More dark news for people trying to sell homes, and for all those businesses dependent on home-sales activity: the number of houses on the market continued to climb locally in the July-through-September period.
According to a report issued yesterday by the Otteau Appraisal Group, an East Brunswick-based firm that closely tracks residential market data, Monmouth County had 6,919 homes on the market at the end of the third quarter. That’s a whopping 51 percent increase from the end of the third quarter of 2005, a point at which the real estate market was already well into its present stall-out.
The latest figures translate into an oversupply that could take 11 months to work down, if the market were even conducive to sales, Otteau reports. A year ago, the market had a five-month supply.
Red Bank had 130 homes awaiting buyers at the quarter’s end, up from 100 a year prior, and a projected absorption timetable that matched the county’s. Fair Haven had 70 homes on the market, up from 59, and a 12-month backlog. Little Silver had 60, up from 48, and also a yearlong supply.
Rumson’s inventory soared to 129 homes, from 94, with a projected backlog of 18 months, reflecting the increased difficulty of selling properties with pricetags of $600,000 and up, Otteau reported.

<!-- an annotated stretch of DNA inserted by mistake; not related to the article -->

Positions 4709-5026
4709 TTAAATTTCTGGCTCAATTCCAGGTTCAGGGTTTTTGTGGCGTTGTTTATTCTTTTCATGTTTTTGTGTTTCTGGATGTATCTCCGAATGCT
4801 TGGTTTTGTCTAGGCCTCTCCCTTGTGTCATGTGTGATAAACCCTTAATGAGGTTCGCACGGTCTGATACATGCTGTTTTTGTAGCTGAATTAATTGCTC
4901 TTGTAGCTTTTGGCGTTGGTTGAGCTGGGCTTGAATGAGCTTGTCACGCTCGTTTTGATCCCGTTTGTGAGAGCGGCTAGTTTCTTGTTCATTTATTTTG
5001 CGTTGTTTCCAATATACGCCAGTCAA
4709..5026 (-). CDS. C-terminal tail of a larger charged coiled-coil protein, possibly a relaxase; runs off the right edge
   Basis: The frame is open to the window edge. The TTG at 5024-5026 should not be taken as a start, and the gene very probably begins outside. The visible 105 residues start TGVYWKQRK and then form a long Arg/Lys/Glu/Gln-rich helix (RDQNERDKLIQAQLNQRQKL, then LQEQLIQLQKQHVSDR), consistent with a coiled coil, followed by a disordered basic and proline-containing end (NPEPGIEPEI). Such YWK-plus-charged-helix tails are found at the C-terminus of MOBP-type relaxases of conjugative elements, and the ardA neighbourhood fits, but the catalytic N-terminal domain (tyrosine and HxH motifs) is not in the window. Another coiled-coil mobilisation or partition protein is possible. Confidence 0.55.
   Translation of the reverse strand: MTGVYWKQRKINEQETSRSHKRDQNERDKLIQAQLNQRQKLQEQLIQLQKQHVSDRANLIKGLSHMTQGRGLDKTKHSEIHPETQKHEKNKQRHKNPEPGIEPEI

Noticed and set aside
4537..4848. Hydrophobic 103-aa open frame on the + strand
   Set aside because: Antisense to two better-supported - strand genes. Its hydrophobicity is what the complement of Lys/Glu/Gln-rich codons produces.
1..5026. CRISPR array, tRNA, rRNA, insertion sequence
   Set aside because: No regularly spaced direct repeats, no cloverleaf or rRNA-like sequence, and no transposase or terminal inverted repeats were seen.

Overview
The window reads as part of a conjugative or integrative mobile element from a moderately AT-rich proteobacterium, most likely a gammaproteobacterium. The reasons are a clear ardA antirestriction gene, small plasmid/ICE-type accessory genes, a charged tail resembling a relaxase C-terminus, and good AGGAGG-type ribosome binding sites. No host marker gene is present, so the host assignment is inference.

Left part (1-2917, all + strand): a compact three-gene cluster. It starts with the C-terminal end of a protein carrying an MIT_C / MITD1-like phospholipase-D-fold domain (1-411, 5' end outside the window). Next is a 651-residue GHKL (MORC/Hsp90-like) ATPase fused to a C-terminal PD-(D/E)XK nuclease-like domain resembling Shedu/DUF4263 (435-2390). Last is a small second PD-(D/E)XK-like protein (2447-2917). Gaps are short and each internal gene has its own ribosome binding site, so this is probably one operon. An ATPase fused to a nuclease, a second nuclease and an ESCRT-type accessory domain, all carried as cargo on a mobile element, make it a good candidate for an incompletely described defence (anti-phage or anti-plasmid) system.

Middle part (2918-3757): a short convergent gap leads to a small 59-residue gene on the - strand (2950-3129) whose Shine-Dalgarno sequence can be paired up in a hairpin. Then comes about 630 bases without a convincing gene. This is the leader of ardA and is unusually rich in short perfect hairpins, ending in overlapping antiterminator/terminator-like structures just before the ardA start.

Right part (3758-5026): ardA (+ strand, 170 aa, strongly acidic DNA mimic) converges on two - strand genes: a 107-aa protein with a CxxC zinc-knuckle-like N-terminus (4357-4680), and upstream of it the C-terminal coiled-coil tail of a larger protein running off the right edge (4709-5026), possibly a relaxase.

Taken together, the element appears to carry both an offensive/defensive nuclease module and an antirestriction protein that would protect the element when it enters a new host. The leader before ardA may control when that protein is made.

The doldrums were most evident in Middletown, the largest single market in the region. There, the number of homes on the market soared by 55 percent, to 596 homes, also with a projected absorption rate of 11 months.
More recent data might on its face appear more encouraging, but it’s all in how you read it.
Our anonymous friend at the Jersey Shore Real Estate Bubble Blog also reported Wednesday that the number of homes list on the Eastern Monmouth County Multiple Listing Service was 4,444 this week, down from 4,514 last week, contining a trend of recent vintage. He attributes this, however, not to improving sales but to delistings by frustrated wannabe sellers.
Bubble Boy also has some forecasts concerning the duration of current conditions, a ‘dead-cat bounce’ and steep drops in asking prices come next spring by sellers who’ve been on the market for a year with no action.
We’ve no idea how good his crystal ball is, but he lays out a compelling scenario.